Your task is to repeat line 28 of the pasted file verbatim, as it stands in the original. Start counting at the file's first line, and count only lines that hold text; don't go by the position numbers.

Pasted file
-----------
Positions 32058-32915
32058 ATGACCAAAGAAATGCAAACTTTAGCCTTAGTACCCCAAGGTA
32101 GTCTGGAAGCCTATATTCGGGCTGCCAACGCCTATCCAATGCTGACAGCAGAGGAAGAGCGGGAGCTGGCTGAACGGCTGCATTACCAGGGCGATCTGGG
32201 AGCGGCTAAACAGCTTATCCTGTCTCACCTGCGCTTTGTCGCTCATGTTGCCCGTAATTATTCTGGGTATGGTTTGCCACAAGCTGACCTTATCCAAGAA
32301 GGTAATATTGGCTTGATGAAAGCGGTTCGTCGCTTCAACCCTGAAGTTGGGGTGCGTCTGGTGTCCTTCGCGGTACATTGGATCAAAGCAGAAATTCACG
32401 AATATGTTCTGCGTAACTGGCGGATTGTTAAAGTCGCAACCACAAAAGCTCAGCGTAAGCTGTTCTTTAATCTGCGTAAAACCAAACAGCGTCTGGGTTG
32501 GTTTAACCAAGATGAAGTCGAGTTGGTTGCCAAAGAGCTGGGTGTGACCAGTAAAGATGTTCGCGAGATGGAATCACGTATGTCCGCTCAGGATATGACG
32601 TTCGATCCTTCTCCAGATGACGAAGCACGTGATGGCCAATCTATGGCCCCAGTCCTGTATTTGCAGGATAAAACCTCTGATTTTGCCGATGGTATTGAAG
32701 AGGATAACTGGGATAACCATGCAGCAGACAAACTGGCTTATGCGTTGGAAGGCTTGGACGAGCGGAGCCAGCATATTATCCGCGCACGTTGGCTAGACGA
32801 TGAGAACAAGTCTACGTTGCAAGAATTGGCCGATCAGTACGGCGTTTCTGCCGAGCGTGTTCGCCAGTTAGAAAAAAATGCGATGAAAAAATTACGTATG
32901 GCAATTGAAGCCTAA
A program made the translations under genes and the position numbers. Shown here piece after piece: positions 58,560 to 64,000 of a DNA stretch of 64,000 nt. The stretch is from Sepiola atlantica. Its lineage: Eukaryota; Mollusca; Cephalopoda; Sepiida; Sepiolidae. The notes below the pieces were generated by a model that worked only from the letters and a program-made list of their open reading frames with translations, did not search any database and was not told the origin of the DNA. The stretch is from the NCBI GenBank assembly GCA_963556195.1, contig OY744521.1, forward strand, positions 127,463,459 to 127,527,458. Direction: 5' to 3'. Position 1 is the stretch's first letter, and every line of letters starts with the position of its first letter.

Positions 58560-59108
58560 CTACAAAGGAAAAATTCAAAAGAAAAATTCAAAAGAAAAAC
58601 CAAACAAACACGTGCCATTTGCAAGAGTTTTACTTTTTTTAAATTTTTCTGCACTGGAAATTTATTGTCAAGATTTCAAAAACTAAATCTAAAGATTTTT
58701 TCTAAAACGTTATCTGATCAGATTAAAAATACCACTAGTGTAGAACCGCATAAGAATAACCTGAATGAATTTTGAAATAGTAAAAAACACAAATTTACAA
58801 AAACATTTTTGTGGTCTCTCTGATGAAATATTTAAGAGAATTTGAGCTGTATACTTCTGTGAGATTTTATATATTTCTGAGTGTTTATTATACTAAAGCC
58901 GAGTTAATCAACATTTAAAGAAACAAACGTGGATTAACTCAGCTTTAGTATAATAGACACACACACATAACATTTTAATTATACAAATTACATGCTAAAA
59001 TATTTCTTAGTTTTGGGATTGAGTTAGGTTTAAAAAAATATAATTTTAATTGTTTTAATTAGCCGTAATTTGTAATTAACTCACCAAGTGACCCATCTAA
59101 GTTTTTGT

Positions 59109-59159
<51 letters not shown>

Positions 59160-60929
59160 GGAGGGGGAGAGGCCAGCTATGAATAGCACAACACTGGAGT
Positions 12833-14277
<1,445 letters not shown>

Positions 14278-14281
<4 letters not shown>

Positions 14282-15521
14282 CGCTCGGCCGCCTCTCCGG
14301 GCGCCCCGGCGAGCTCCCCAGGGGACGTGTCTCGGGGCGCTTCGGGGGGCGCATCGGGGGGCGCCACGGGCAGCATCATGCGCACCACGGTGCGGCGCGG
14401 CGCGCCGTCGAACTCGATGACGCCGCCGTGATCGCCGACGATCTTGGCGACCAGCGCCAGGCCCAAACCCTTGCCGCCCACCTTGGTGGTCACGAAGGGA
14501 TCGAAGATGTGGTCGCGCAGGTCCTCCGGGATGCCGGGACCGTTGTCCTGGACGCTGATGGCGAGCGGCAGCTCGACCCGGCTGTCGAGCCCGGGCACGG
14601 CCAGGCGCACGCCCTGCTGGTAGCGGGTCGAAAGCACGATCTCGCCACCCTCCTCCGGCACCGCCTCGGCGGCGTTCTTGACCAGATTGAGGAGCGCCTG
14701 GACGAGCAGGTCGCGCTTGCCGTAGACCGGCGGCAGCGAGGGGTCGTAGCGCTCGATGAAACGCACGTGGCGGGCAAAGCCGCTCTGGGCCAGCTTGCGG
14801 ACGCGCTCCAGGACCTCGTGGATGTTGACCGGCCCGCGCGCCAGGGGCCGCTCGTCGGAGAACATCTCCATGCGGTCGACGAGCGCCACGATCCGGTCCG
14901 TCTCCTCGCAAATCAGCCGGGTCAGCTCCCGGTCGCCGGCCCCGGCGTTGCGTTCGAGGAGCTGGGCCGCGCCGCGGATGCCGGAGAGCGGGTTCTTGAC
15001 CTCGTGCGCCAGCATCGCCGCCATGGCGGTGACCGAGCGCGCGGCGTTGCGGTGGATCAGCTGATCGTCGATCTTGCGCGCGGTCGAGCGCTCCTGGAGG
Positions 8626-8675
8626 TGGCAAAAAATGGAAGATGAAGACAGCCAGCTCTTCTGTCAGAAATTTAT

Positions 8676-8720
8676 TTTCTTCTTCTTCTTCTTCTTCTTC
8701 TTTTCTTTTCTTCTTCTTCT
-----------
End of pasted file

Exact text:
<4 letters not shown>